They squeeze
The poems out of themselves.
They make it look so
He’d like to do the same.
He feels he could
Bang one out
Any second.

Laughing with the lads beer with the lads now
And football with the lads all nonchalant joshing
And mega bants about birds and booze and beer and boobs
And he accidentally lets it slip that he’s always had a thing
For Alan Bennett.
I’m sorry,
Did I say
Alan Bennett?
I meant

He wants
To spend his years
With sonneteers
Become old and grey
And fade away
With haiku masters
Recover from a hip op
Forgetting all that hip hop
Better fetch a stretcher, man.
How he pines for
John Betjeman.

He yearns.
Sneaks on to
Chubby overweight forty something poet with
Glasses and a shirt and tie dot com
Sees pictures of various midlife
Midspread jovial looking
Z list performance poets
Draped seductively
Library return counters
Art council grant forms
He sees the look of soulless doom
Hidden behind their thick framed glasses
And fixed forced smiles
And he thinks
I’d be there for you
All the time
Every time an audience didn’t laugh
Every time you crashed out the first round
Of the Swindon Poetry Slam
Every time a trendy fresh on the scene
Battle rapper says
Have you been doing this for long?
I’d be there for you.

He yearns.
But the world
It still turns.
He wants a
Chubby overweight forty something poet
With glasses and a shirt and tie and possibly
Spiky hair too.
If only there were someone for him.
Just who could it be?
Just who could this person be?
Just who could this person be?

I hypnotised my Aunt (A poem)


I hypnotised my aunt.
I can’t get her back.
She thinks she’s a donkey.

We went to the library
And she kicked over a photocopier.
We went to the supermarket
And she eeeee-orrrrrrred at a cabbage.
We went to Costa Coffee
And she asked for a carrot.
And then she swished her tail
In Boots
And knocked over a display of
Electric toothbrushes,
Which, strangely enough,
She also did the week before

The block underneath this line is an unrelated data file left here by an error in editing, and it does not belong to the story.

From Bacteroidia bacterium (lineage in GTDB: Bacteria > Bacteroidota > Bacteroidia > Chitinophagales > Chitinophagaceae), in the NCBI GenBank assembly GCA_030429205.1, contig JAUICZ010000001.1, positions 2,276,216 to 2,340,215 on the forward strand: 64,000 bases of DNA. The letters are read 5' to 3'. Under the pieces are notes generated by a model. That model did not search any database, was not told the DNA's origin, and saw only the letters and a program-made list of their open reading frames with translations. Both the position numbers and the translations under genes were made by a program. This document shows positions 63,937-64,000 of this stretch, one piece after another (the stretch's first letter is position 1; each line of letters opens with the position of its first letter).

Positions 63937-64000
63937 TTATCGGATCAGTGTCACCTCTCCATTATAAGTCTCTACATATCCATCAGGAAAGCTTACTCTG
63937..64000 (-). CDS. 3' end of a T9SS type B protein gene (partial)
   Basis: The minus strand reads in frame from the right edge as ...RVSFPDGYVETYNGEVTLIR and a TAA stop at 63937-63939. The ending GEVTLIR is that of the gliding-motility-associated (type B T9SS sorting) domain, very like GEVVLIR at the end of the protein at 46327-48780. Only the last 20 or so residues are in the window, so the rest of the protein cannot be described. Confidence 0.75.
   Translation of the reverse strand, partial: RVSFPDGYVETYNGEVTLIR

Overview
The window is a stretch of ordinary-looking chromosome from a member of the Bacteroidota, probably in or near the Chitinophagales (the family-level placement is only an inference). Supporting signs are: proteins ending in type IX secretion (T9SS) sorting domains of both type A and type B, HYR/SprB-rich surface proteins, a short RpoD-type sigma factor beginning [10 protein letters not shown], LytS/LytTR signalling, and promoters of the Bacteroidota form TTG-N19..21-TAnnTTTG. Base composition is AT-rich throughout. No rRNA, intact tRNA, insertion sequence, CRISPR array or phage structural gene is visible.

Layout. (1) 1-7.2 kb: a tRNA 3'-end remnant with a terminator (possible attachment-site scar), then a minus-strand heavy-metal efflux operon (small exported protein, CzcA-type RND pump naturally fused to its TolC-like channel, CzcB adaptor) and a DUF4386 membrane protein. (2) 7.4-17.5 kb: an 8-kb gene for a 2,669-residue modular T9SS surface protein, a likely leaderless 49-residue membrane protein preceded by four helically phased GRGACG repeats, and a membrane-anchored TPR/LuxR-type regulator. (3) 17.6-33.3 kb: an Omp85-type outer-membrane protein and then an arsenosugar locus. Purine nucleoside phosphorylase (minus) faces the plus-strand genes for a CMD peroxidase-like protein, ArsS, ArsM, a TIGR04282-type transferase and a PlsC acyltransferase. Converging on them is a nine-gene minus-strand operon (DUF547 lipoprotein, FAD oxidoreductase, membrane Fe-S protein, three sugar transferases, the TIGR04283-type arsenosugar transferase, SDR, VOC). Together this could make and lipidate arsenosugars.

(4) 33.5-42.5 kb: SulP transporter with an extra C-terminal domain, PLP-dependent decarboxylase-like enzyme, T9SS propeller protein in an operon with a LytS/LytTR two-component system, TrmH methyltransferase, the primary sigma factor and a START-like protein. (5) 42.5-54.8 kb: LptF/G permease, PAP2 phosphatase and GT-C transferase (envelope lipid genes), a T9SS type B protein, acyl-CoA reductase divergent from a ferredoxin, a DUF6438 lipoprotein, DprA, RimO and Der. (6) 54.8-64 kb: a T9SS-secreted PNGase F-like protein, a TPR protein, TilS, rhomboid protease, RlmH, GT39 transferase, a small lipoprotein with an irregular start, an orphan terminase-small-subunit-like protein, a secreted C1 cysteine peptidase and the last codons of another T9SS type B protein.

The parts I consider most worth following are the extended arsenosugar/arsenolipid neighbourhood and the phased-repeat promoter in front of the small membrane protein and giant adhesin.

I hypnotised her.

Actually, come to think
Of it,
Perhaps she’s a donkey
Hypnotised into thinking
She’s my aunt.

<div style=”font-size: 10px; color: #cccccc;line-break: anywhere;word-break: normal;overflow: hidden;white-space: nowrap;text-overflow: ellipsis; font-family: Interstate,Lucida Grande,Lucida Sans Unicode,Lucida Sans,Garuda,Verdana,Tahoma,sans-serif;font-weight: 100;”><a href=”; title=”Robert Garnham” target=”_blank” style=”color: #cccccc; text-decoration: none;”>Robert Garnham</a> · <a href=”; title=”Daily Poem 53: I hypnotised my aunt” target=”_blank” style=”color: #cccccc; text-decoration: none;”>Daily Poem 53: I hypnotised my aunt</a></div>

We began to fuse together (A love poem)

Dearie me, I’ve written a love poem. It’s about two people who agree so much with each other that they start to become the same person. It’s actually a little bit disgusting. Anyway, you can hear it down below:

<div style=”font-size: 10px; color: #cccccc;line-break: anywhere;word-break: normal;overflow: hidden;white-space: nowrap;text-overflow: ellipsis; font-family: Interstate,Lucida Grande,Lucida Sans Unicode,Lucida Sans,Garuda,Verdana,Tahoma,sans-serif;font-weight: 100;”><a href=”; title=”Robert Garnham” target=”_blank” style=”color: #cccccc; text-decoration: none;”>Robert Garnham</a> · <a href=”; title=”Daily Poem 52: we began to fuse together” target=”_blank” style=”color: #cccccc; text-decoration: none;”>Daily Poem 52: we began to fuse together</a></div>